Normative Consequence: The Problem of Keeping It Whilst Giving It up
- Cite this paper as:
- Stolpe A. (2008) Normative Consequence: The Problem of Keeping It Whilst Giving It up. In: van der Meyden R., van der Torre L. (eds) Deontic Logic in Computer Science. DEON 2008. Lecture Notes in Computer Science, vol 5076. Springer, Berlin, Heidelberg
The problem of deriving implicit norms from explicitly given ones is at the heart of normative reasoning. In abstracto the problem is that of formalizing a plausible consequence relation taking norms to norms. I argue that any such relation should allow norms to be chained, even when the consequent of one is strictly stronger than the antecedent of another—i. e. even if logical inference is required to complete the chain. However, since it is commonly agreed that the set of items classically entailed by an obligatory proposition are not in general obligatory, we are left with the following problem: How do reserve the right to reason classically for the purpose of chaining, whilst not committing to the view that all items entailed by a norm are obligatory in the same sense. I shall argue that the problem can be given a natural solution with reference to different uses of a norm in a normative system.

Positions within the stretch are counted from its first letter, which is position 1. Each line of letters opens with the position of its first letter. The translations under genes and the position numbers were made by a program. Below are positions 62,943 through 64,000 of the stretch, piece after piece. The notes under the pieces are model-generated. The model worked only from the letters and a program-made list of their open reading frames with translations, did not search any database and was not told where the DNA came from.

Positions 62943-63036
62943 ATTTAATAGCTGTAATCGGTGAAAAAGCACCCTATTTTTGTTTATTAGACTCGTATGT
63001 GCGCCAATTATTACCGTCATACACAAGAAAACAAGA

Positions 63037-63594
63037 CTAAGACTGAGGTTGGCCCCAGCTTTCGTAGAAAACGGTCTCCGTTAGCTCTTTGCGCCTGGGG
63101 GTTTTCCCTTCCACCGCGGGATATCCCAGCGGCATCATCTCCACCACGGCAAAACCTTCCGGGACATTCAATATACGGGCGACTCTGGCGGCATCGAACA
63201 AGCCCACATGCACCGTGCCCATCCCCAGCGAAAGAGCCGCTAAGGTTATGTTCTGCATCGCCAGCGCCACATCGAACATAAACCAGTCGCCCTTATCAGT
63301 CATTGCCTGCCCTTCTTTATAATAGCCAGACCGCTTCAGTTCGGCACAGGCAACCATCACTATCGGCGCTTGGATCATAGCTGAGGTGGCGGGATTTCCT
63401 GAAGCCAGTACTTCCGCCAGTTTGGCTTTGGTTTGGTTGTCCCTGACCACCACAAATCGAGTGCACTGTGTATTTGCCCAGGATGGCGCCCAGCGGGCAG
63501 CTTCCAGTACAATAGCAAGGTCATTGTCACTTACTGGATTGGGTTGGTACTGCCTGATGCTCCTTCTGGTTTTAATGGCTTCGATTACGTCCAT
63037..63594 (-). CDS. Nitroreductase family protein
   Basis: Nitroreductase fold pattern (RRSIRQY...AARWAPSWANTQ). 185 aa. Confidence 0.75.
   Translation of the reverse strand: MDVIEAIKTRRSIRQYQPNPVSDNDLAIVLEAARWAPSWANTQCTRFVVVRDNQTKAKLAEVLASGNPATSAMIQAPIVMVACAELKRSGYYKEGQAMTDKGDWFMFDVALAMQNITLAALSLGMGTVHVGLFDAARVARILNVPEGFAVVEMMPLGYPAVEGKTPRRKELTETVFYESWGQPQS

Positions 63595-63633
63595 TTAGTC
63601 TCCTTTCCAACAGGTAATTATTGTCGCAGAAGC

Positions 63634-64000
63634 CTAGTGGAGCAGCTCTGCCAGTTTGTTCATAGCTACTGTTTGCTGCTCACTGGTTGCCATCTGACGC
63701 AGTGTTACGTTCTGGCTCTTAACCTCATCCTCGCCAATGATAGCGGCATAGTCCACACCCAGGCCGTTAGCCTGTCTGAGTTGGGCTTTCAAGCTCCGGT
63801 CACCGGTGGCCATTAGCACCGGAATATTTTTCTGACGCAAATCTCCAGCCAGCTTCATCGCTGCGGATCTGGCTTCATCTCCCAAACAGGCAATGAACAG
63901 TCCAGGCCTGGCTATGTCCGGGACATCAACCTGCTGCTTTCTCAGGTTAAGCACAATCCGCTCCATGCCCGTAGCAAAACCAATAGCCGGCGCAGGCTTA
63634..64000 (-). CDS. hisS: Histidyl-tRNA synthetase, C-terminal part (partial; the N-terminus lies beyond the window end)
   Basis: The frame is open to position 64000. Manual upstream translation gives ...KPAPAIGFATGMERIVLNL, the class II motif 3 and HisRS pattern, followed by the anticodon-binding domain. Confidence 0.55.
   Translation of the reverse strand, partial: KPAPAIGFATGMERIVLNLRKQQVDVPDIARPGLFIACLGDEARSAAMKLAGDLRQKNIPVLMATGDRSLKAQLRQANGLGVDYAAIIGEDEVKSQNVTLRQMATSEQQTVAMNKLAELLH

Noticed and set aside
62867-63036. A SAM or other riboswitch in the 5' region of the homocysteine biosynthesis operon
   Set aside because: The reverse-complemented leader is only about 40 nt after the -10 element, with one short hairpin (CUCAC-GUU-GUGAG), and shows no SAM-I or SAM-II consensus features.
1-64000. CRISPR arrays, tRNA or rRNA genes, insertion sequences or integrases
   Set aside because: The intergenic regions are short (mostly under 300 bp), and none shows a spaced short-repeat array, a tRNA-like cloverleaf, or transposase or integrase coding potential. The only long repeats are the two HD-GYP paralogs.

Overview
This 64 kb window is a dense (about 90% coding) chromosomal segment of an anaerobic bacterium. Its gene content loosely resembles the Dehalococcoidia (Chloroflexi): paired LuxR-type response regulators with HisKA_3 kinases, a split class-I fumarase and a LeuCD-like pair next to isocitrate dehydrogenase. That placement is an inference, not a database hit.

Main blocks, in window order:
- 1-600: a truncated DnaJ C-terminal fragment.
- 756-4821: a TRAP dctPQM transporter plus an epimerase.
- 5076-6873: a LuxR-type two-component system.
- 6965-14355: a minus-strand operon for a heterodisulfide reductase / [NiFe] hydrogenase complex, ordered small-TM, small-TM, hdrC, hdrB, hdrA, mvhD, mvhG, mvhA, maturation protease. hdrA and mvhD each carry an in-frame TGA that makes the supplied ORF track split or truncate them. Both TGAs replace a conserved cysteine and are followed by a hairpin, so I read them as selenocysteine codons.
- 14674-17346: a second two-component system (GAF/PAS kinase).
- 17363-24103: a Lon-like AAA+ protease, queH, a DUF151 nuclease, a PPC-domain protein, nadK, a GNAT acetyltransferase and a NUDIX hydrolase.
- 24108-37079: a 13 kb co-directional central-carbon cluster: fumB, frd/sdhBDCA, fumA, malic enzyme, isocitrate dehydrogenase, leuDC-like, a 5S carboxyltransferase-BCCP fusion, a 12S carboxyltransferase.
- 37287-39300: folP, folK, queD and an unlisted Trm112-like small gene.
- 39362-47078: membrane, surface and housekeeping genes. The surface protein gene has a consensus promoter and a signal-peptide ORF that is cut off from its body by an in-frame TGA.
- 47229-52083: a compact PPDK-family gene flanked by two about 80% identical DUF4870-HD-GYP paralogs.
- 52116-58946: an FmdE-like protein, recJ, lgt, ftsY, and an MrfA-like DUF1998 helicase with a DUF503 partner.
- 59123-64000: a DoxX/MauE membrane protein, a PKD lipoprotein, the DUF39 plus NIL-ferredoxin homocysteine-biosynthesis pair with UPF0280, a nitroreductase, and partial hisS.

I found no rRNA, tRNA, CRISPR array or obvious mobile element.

KeywordsNormative systems input/output logic dynamics
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